Musings and photos of wild and everyday life

Spring or Late Winter

The 1st of February is Lá Fhéile Bríde (St. Brigid’s Day) and traditionally welcomes Spring.


Tree Split,  Lough Dan

This year the ‘Winter’ was so mild that the usual flocks of Greylag Geese and Whooper Swans only made brief appearances in the fields around us.  ‘Spring’ seems to be wet, cold and windy in comparison!  Storms Doris and Ewan were not appreciated, ripping rooves, felling trees, disrupting Electricity service and ruining golf scores.


Mallard Drake walking on thin Ice, Frensham Little Pond, Surrey

The birds and animals have been ‘twichy’ – a bit like the bird watchers – for some time but many people associate the onset of Spring more with March or April  and around here the worst weather of the year offen hits us in February or even March.


R-otary Club Crocuses, Stephen’s Green, Dublin

Anyway the weather generally does seem to have been milder in recent years, no doubt a product of the climate change that politicians and many businesses around the world refuse to tackle.  It is easy to be pessimistic about the future when you couple this with radicals being elected to parliaments and higher stations around the world (trying to be polite as this includes murderers and nut cases) and the increasing violence and war threat.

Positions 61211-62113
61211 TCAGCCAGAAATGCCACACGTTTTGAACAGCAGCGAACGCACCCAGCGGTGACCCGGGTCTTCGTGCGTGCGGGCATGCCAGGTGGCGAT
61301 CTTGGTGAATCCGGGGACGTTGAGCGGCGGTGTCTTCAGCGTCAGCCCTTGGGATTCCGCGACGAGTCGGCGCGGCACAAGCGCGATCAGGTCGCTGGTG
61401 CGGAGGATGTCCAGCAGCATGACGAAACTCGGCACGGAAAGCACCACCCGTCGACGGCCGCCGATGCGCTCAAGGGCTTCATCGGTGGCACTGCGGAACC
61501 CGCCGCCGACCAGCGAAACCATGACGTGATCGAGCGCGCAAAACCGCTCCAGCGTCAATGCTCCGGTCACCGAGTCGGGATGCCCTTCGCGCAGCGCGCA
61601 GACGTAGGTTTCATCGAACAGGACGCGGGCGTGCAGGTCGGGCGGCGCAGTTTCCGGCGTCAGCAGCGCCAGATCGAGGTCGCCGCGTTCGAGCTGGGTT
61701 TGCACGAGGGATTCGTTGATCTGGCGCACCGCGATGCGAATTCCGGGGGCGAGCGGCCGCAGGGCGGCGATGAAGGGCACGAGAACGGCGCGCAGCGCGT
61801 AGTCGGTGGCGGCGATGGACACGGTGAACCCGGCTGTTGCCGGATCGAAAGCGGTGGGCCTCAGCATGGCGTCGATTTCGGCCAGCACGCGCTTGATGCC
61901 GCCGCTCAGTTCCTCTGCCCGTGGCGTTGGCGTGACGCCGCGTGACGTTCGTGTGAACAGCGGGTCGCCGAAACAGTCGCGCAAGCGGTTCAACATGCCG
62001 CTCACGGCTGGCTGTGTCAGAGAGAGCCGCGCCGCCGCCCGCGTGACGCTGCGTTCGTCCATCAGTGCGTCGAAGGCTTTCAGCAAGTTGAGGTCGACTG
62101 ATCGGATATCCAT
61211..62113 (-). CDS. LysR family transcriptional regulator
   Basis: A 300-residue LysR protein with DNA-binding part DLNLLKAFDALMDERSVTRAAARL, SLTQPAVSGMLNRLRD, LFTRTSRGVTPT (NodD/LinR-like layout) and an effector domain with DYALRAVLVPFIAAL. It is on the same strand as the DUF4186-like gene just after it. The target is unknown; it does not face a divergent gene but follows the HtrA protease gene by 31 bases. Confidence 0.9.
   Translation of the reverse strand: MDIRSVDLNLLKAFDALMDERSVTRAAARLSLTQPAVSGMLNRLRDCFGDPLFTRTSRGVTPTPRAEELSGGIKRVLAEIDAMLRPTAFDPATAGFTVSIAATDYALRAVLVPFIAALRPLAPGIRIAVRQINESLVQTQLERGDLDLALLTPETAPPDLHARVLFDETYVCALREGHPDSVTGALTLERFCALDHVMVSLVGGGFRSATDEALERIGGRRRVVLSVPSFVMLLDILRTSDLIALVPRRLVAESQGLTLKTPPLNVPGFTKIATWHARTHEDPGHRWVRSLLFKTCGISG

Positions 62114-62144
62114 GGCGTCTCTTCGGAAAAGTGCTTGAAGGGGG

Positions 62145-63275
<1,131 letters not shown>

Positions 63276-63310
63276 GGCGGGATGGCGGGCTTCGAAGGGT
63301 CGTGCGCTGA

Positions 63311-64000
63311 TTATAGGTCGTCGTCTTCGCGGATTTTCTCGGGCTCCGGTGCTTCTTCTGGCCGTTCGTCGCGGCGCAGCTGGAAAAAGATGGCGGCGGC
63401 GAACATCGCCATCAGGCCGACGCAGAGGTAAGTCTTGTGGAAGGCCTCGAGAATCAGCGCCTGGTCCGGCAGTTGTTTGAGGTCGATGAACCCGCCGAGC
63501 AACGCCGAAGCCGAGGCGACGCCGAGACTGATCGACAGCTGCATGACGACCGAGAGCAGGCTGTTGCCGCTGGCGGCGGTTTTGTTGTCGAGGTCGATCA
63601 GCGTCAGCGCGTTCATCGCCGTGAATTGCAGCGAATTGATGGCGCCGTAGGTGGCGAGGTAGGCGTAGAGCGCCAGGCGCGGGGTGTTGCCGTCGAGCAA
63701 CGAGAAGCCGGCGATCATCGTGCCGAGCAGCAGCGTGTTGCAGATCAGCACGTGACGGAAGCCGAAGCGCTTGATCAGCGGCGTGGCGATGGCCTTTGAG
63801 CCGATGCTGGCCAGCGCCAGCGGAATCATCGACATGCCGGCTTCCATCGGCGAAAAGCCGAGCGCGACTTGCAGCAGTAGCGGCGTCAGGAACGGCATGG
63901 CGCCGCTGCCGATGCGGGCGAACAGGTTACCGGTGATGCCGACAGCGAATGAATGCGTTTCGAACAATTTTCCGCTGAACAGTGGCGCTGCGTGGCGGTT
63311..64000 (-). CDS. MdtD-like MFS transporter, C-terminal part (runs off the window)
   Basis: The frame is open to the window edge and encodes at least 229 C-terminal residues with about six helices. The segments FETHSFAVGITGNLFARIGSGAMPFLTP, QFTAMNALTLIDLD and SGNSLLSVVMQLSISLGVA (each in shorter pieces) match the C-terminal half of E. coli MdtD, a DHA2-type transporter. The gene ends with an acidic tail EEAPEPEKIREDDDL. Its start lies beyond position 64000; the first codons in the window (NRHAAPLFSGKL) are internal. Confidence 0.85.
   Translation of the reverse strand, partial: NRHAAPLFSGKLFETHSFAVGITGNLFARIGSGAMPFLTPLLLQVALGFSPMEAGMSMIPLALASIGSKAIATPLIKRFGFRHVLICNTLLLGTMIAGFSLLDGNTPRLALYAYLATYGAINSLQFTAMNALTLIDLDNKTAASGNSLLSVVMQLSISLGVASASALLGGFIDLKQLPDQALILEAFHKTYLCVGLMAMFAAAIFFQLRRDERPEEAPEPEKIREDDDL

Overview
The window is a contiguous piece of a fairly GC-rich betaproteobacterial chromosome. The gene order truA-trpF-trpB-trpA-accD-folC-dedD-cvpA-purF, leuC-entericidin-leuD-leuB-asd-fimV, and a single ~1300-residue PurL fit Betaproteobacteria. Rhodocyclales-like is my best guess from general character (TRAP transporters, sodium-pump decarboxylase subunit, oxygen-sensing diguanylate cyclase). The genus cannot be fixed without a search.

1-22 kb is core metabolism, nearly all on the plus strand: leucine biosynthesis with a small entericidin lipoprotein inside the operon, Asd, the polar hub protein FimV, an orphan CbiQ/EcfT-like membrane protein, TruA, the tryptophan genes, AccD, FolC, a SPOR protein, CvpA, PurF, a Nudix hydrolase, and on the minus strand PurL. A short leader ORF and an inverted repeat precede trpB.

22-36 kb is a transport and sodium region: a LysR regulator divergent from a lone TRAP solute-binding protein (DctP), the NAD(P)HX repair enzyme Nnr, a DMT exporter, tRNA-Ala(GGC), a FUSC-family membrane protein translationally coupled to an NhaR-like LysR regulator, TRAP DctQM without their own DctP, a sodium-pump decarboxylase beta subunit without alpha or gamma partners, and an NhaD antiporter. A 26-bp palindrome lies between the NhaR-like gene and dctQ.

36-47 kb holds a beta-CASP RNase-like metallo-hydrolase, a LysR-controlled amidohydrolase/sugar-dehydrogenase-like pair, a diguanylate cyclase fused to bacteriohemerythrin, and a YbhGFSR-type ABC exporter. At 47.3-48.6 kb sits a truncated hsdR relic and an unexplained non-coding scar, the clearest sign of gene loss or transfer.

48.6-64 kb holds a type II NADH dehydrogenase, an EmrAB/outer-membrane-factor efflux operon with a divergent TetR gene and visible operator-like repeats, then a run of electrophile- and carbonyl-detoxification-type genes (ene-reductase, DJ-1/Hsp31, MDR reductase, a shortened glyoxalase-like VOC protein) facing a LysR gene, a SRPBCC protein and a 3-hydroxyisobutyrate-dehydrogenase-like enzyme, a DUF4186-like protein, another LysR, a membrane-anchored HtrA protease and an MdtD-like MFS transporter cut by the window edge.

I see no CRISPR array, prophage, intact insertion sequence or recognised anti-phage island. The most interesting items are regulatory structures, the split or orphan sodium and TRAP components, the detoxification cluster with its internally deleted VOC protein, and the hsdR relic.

Snowdrops & Helibores in Garden

Keeping the happy face on, the usual early flowers have risen – Crocuses, Snowdrops, Helibores etc. – and Daffodills are starting here although much more developed in the capital. Garden flowers such as Viburnum Bodnantense, flowered over winter as usual, improving the  fragrance of the neighbourhood.


On another note completely, Sika Deer seem to be thriving in Ireland.  Deer generally are too numerous and suffer official culls but Sika seem to appear much more commonly recently.


Sika Deer, Trooperstown Wood, Wicklow

What is really required is a reintroduction of Wolves – the 4 legged kind, we have plenty of the others.  Reading a great book, Feral, by George Monbiot, I was delighted to see the case for apex predators was well made.  It always seemed to me that the ‘wild’ here was badly skewed and marginalised.  Monbiot argues convincingly that a bottom up approach to diversity and conservation is much less successful than a top down, apex predator approach along with relieving our mountains from the catastrophies of sheep farming.

Here’s to better action from our politicians on the environment (and hopefully, more immediately,  improving weather and some sun !)

Leave a Reply

Fill in your details below or click an icon to log in: Logo

You are commenting using your account. Log Out /  Change )

Google photo

You are commenting using your Google account. Log Out /  Change )

Twitter picture

You are commenting using your Twitter account. Log Out /  Change )

Facebook photo

You are commenting using your Facebook account. Log Out /  Change )

Connecting to %s